For 2016, the Committee established performance goals for the MTIP based on VF’s financial performance metrics as well as a relative performance metric to further align executive compensation with shareholder value creation. The first component will be determined by multiplying the participant’s target number of RSUs by the average level of achievement of the stretch VF Performance Target goals established annually by the Committee under the EIC Plan during the three years of the performance period (between 0% and 200% of the participant’s target award). The second component, a relative performance metric, will be based on VF’s total shareholder return (“TSR”), as compared to the TSR generated by the S&P 500 companies during the applicable three-year period. At the end of the three-year performance period, the payout for each participant will:

 

  (i) remain unchanged if VF’s TSR is between the 75th and 25th percentile of TSR of the S&P 500 companies over the period,

 


 

 

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  (ii) increase in the amount of 25% of the participant’s target award if VF’s TSR is greater than or equal to the 75th percentile of TSR of the S&P 500 companies over the period, or

 

  (iii) decrease in the amount of 25% of the participant’s target award if VF’s TSR is equal to or below the 25th percentile of TSR of the S&P 500 companies over the period.

As a result of including this relative performance metric actual payouts may range from 0% to 225% of the targeted award. An additional number of shares equal to the dollar value of the dividends that would have accrued (without compounding) are added to the shares subject to the payout. The MTIP performance goals and related terms for the 2014-2016 performance period and the 2015-2017 performance period are substantially the same as described for the 2016-2018 performance period.

Deductibility to VF for federal income tax purposes of the value of the awards should be maintained so long as the pre-set goal of positive aggregate earnings per share from continuing operations is achieved for the three-year performance period. This goal was achieved for the 2014-2016 performance period. The Committee retains discretion with respect to the actual payouts provided that the pre-set goal is met. To preserve tax deductibility, we submit the material terms of the 1996 Stock Compensation Plan, as amended and restated as of February 10, 2015 (the “Stock Plan”) to shareholders for approval at least every five years and did so in 2015.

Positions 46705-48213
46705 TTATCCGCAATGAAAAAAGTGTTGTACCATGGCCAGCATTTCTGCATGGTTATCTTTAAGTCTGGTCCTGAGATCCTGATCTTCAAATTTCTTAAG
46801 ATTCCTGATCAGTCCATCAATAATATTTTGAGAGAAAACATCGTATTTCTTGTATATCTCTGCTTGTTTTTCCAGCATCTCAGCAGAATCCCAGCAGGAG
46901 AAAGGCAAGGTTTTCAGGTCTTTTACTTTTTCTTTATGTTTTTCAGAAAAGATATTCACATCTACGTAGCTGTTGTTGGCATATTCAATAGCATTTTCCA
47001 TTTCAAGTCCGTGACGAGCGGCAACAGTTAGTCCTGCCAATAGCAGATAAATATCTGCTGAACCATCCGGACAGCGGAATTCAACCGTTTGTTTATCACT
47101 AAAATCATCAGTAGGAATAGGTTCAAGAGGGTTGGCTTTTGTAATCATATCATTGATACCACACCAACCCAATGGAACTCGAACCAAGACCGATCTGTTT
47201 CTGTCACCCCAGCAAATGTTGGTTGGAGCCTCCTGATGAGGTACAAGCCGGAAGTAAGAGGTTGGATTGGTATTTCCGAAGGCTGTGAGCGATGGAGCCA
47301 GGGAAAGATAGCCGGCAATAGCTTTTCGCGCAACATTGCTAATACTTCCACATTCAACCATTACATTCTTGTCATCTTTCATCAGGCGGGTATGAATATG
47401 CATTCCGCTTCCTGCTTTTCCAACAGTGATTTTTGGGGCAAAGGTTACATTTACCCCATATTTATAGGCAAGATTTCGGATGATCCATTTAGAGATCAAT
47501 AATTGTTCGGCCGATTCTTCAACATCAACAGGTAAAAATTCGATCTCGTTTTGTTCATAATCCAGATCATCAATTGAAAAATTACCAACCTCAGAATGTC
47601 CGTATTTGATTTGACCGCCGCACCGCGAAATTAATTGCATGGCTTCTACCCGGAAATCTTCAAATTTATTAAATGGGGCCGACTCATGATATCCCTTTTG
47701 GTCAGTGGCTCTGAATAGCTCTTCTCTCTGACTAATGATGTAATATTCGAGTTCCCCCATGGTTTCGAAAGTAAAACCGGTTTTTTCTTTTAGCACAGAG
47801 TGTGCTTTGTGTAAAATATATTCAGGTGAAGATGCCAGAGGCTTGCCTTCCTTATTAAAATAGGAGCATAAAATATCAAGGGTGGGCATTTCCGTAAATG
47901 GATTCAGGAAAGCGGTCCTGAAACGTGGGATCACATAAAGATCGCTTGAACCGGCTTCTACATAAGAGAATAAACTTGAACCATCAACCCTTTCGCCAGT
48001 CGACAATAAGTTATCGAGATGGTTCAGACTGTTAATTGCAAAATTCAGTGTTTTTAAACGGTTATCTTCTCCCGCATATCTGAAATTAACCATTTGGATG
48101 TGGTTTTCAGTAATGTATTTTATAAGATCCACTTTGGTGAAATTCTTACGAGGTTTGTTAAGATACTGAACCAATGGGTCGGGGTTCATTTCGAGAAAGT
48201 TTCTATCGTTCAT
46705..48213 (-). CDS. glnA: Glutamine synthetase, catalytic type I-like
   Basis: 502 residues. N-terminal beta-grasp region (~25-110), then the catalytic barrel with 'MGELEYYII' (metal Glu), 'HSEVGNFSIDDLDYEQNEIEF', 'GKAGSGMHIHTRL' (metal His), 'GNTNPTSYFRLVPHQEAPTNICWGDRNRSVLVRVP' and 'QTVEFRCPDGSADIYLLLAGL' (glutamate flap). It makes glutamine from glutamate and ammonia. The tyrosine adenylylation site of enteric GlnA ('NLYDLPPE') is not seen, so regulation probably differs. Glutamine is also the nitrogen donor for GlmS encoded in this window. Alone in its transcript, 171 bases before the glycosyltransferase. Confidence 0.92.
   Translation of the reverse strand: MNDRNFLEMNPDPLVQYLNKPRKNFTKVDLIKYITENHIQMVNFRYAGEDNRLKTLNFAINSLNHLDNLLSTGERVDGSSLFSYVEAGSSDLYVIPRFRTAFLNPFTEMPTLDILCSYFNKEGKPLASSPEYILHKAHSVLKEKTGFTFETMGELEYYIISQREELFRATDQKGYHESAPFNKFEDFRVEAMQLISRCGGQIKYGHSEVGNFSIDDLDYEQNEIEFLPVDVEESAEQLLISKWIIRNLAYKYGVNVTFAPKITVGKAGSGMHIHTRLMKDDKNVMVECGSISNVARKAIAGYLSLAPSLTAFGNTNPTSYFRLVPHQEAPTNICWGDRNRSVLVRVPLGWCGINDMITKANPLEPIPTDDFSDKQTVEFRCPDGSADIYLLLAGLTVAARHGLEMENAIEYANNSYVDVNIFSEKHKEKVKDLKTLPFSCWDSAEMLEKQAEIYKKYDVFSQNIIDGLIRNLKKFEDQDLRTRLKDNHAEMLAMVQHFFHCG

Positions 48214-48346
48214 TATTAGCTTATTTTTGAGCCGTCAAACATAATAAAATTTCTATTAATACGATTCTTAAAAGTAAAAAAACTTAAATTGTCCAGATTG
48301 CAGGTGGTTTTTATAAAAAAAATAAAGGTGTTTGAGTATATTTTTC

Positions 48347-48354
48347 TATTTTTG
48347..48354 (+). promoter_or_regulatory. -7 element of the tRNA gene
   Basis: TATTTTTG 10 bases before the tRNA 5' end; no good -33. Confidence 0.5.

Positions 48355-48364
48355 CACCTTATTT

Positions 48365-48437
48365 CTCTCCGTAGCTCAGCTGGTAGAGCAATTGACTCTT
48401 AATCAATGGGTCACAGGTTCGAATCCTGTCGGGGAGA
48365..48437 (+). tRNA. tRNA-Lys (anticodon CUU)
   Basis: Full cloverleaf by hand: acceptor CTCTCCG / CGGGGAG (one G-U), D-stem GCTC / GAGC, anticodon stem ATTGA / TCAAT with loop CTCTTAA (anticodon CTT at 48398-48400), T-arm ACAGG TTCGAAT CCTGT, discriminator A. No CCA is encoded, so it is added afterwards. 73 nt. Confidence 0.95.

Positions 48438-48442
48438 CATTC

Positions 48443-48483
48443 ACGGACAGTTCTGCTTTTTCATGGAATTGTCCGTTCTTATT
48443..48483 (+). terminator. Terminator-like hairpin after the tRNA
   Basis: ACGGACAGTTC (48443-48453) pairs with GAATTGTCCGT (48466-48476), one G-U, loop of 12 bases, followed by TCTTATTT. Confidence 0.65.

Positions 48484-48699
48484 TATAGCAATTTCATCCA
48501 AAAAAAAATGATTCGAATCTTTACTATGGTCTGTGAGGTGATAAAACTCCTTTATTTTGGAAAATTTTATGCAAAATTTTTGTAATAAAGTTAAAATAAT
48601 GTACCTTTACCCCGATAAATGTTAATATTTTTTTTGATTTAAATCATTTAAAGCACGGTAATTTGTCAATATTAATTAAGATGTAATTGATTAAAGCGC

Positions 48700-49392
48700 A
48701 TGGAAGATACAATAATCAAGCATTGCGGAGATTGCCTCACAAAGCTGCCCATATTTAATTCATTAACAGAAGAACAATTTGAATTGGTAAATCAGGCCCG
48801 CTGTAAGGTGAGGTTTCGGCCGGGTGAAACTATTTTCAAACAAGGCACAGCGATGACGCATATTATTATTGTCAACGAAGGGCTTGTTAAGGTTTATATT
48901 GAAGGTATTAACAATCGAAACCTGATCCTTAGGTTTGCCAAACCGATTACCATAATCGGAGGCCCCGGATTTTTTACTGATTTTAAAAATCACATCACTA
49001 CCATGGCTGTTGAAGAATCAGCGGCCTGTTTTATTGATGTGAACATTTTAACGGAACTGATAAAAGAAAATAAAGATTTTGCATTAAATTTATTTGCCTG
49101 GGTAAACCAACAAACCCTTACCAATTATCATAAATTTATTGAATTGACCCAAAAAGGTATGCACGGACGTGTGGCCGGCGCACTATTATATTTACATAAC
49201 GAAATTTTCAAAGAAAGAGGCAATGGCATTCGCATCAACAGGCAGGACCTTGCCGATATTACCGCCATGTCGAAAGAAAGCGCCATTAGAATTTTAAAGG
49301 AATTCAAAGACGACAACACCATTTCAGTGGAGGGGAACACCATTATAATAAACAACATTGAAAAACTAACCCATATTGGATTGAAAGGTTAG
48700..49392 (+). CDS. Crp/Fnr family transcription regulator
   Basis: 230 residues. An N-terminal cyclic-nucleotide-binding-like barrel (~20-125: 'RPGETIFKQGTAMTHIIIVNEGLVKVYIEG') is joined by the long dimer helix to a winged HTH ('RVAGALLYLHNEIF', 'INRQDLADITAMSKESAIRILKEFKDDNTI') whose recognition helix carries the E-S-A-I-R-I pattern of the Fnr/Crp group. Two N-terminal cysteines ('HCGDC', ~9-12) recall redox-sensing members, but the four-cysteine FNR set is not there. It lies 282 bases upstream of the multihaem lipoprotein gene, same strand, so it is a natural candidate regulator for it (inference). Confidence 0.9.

In February 2017, the Committee determined that the achievement of the EIC Plan stretch goals for VF for 2016 of the three-year MTIP performance period was 81%. Therefore, the Committee determined that the level of achievement of the financial performance metric of the MTIP goal for the three-year period 2014 through 2016 was 111%, determined by averaging the achievement of the VF Performance Target goals under the EIC Plan for 2014 (159%), 2015 (92%) and 2016 (81%). In addition, the Committee determined that VF’s TSR for the 2014-2016 performance period was below the 25th percentile of the S&P 500 companies during the period and, therefore, in accordance with the TSR performance metric for the performance period, payouts for the performance period would be reduced by 25% points. As a result, the total achievement for the 2014-2016 performance period was 86%.

The performance-based RSU payout made in February 2017 for the 2014-2016 performance period is set forth on the Option Exercises and Stock Vested table on page 37. The performance-based RSU target awards to the named executive officers made in February 2016 for the 2016-2018 performance period are set forth in the Grants of Plan-Based Awards table on page 34. The grant-date fair value of RSU target awards for the three-year performance period beginning in each of 2014, 2015 and 2016 is reflected in the Stock Awards column of the Summary Compensation Table on page 32.

STOCK OPTIONS

Stock options awarded under the Stock Plan are intended to align executives’ and shareholders’ interests and focus executives on attainment of VF’s long-term goals. Stock options provide executives with the opportunity to acquire an equity interest in VF and to share in the appreciation of the value of the stock. They also provide a long-term incentive for the executive to remain with VF and promote shareholder returns. The Committee determines a value of options awarded to named executive officers as a component of the target total direct compensation.